Dia 29 – Rio Vermelho and young people (:Rosie)

Today we got up early in order to go to Rio Vermelho and visit what we had been meaning to visit for a while, the actual house of Jorgé Amado and his wife Zélia Gattai. We caught a bus, kept our fingers crossed that it was in the right direction (didn’t fancy another day spent on various incorrect buses!) and alighted just further than we needed to be, also along the coast and with the sea on our right. It was sweltering hot, and after asking a few builders the directions to Amado’s house (notably, everyone knew where it was) we climbed a Sao Paulo-like hill and arrived at an inconspicuously located house, where two students immediately gave us English booklet guides and we were invited to follow the directions and visit every numbered room in the house.

Ollie and I definitely feel as if we are learning about every side there was to Amado! Walking through his lounge, study, bedrooms, kitchens, reading rooms, dark-room, indoor and outdoor terraces and beautiful garden, we felt that this was an author who was extremely successful financially and had spent his earnings on this property. The colours of his wallpaper and clothes were so bright and gaudy and we admired the spectacles of wealth as we engaged in highly modern, visual, interactive activities the museum had installed since.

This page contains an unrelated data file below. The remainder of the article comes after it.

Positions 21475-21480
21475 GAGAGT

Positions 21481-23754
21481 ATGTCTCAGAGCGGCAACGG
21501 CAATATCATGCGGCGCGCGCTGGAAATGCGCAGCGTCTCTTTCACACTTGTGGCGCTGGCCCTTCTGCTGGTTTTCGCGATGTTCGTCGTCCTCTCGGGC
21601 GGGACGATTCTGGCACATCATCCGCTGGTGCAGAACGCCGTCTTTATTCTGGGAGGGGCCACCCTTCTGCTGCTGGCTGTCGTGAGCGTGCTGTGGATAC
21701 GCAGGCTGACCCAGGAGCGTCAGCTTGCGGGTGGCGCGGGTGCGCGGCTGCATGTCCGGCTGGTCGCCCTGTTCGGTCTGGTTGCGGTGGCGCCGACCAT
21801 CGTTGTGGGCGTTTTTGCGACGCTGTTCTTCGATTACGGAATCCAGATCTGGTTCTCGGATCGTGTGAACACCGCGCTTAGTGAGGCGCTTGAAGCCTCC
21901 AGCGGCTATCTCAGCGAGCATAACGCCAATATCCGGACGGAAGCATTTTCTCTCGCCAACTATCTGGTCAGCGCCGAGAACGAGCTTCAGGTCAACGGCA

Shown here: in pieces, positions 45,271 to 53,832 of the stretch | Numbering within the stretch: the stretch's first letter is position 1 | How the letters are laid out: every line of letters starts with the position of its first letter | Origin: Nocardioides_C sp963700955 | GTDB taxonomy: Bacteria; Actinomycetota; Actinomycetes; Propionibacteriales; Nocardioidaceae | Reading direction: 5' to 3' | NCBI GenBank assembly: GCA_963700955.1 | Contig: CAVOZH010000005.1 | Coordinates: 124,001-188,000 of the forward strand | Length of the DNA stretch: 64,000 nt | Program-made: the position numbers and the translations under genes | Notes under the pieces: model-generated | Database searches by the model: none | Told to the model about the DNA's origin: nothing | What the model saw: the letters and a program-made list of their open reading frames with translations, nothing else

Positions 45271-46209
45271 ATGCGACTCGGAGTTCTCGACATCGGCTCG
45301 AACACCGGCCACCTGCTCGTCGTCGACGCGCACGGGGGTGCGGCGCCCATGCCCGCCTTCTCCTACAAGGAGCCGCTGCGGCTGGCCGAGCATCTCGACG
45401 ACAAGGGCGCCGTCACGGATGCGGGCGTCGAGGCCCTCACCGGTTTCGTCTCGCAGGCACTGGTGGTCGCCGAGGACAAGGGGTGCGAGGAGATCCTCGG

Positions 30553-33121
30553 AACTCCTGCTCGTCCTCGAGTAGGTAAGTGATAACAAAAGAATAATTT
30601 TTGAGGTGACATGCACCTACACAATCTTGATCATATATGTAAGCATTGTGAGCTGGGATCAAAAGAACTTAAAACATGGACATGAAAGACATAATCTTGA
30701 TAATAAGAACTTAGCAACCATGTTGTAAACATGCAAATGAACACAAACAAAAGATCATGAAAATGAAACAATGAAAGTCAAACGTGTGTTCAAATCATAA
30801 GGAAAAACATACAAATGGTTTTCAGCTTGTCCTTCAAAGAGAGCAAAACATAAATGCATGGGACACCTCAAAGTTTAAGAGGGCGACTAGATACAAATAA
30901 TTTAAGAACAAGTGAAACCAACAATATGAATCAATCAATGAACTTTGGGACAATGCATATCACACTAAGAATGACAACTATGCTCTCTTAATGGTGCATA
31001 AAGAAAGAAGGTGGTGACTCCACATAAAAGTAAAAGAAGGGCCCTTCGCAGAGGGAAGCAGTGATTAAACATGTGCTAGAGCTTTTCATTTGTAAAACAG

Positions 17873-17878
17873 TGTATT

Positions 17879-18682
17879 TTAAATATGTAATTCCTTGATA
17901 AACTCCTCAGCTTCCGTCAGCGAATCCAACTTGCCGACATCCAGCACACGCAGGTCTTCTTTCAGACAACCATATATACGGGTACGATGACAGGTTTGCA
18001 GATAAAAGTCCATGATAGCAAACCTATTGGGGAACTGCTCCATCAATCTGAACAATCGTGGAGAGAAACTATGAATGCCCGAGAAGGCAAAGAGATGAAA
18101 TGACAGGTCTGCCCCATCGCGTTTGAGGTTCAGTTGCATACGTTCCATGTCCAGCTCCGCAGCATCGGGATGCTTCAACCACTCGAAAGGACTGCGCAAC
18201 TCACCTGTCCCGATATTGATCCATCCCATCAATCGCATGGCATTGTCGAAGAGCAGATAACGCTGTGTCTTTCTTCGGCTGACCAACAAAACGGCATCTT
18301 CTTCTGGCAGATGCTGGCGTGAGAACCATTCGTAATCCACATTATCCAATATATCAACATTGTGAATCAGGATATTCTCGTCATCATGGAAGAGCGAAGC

After watching interactive lectures and round-tables set up in wooden gazebos with plasma television screens surrounding you, we left and headed back in the direction of the sea, discussing our thoughts and itching our fresh insect bites.

It was still too hot to walk around in the sun, so we sat with a bowl of banana acai and watched fishermen and builders across the busy road that snaked along the coast. We then walked back on ourselves, got drinks and acarajé, and then walked to the Yemanja Chapel, which was a small house dedicated to the sea orisha (goddess) that was also a working fishermen’s community house. After peeking in to a room full of statues and offerings, we walked round it on the rocky beach and back up to watch the fishermen descale their catch and pack it up accordingly.

The sun was setting, and after walking around the area (and, I typical OllieRosie style, along a main road for quite a while), we settled in a renowned bar down Rua Franca (quit literally a walk-though/passageway for the significantly younger locals) which had been recommended by another blog called ’24 hours in Salvador’. We bought freshly-caught, cooked fish with vegetables and drinks before discovering that the bar we planned to go to later was closed on Thursdays! After talking and people-watching for a while longer we walked back up the coastal road to another hidden bar which was inviting in it’s fairytale-like, hipster-esque decoration! Another drink each and we walked up to the bus stop to catch a bus back to Campo Grande near Pelhourinho.

We caught a taxi for the last small stretch as it was so dark by now, and still got back to the apartment before midnight!


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